Garden Staples: Peas and Beans

Beans and peas seem fairly undemanding and easy to grow. Yet many gardeners suffer small yields and undersized crops. The answers to why this occurs are fairly simple.

Peas are basically a cool season crop, doing best in cold soil. In order to get a decent amount of peas, two things need to happen. First a soil inoculant has to be added to the beds prior to planting. This encourages beneficial microbes and fosters healthy growth. Fertilize and lime as directed by soil test results. (Kits can be purchased from local County Cooperative Extension Offices). If the soil is not tested, apply 1-2 inches of compost, work into soil, then 1.5 lb of 5-10-5 fertilizer per 100 sq ft. Banding the fertilizer 2 inches to the side and 3 inches below the seed is desirable. Satisfactory results may also be obtained by broadcasting and working the fertilizer and compost into the soil before seeding. Do not apply excessive nitrogen. Peas need support, so any framework needs to be placed before planting. A teepee is the best way to get a big crop in a small space.

Planting depths for pea seeds should be 1 to 1 1/2 inches deep, with 2-3 feet between rows, and spaced 2-3″ between plants. This will give you a healthy start.

There are some newer low growing or dwarf varieties of pea, which require no support. If planting peas in rows the use of chicken wire, string or trellis work can aid them in their climbing habit.

Common pests afflicting peas of all varieties are pea aphids and root maggots. They can be controlled with insecticidal soap or Neem oil.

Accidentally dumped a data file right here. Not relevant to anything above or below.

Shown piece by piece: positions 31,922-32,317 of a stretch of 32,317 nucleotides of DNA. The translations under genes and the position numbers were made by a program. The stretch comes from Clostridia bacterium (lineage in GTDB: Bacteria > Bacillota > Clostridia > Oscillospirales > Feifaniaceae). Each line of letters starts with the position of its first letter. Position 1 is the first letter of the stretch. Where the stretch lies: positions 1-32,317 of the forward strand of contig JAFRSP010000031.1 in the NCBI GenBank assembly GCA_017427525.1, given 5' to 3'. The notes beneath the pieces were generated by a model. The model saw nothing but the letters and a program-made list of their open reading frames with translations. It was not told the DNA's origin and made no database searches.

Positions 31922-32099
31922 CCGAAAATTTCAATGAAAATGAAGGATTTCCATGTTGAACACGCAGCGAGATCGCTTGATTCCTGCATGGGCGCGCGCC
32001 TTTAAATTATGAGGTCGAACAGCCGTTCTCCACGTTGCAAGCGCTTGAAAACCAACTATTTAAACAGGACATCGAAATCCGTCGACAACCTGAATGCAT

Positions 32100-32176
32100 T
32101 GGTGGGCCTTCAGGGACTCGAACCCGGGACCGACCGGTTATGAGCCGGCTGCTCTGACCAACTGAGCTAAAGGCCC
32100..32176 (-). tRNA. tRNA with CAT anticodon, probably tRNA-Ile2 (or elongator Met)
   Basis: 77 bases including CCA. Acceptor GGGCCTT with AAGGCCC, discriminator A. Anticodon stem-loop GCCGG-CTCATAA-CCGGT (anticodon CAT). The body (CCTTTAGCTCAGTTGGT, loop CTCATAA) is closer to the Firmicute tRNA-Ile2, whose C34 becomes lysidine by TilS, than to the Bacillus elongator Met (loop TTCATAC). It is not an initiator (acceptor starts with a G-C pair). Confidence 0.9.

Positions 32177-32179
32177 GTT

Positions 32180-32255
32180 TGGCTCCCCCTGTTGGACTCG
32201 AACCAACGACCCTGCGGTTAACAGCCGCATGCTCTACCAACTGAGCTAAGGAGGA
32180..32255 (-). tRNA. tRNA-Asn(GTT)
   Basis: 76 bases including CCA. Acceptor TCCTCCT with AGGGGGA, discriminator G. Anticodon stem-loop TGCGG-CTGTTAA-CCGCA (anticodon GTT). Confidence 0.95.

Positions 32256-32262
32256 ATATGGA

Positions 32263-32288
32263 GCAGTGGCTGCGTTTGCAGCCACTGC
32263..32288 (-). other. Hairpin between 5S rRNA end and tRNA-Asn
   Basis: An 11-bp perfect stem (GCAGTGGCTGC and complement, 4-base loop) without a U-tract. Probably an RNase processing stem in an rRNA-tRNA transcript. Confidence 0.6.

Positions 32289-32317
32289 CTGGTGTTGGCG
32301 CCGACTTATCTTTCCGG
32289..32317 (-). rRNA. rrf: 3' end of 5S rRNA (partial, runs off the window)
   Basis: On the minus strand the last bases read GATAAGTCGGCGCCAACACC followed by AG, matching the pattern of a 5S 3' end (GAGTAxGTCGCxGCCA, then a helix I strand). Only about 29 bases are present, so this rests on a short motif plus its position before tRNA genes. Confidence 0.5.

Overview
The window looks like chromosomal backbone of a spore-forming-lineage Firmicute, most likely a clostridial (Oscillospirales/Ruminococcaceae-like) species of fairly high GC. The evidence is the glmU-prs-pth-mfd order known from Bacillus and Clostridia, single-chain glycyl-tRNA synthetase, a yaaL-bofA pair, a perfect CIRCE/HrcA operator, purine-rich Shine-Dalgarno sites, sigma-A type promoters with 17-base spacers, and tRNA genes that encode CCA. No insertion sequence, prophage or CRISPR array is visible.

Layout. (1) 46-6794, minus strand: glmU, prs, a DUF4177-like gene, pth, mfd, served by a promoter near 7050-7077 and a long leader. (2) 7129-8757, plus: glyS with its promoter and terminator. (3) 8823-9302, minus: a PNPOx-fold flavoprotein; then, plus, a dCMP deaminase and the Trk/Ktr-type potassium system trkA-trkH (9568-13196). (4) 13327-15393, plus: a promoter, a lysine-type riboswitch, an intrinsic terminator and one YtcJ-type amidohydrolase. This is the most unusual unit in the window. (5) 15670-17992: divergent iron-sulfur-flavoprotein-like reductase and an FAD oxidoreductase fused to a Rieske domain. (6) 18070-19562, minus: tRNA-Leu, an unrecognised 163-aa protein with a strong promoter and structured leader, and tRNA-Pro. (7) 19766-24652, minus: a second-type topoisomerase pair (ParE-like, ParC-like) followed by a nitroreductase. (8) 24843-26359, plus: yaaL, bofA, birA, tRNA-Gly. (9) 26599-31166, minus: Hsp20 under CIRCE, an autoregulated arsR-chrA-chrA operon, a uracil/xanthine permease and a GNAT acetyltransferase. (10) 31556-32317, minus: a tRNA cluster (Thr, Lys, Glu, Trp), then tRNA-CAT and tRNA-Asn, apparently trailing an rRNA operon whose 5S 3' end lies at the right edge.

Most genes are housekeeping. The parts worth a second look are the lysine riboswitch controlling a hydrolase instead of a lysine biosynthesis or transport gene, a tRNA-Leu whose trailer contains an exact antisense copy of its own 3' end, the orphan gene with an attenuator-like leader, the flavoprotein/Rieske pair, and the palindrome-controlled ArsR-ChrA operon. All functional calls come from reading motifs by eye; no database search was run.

Peas need to be harvested while firm and bright green. Snow peas need to be picked before the seeds become too prominent inside the pods.

Beans are either the bush or pole type of plant. Bush beans offer heavy yields and require no staking. Pole beans can be grown on trellises, teepees or even underplanted with corn, using the stalks for support.

All green beans are unfussy when it comes to soil needs, but do benefit from side dressing with manure.

Plant bush beans in rows 12-18″ apart. Pole beans should be 8-10″ apart. The planting depth should be 1-1 1/2″ deep.

Beans need adequate water when beginning to flower. Mulching can help retain moisture, but frequent checking is advisable.

Beans are not particularly pest prone. The main predator is the Mexican bean beetle. You can control this pest by hand picking them off as soon as you spot them.

Beans should be harvested when they are anywhere from pencil thin for haricot or French Filet beans to firm and plump for bush varieties.

Growing these two great types of green vegetables is a great way to provide healthy nutrition for your family.

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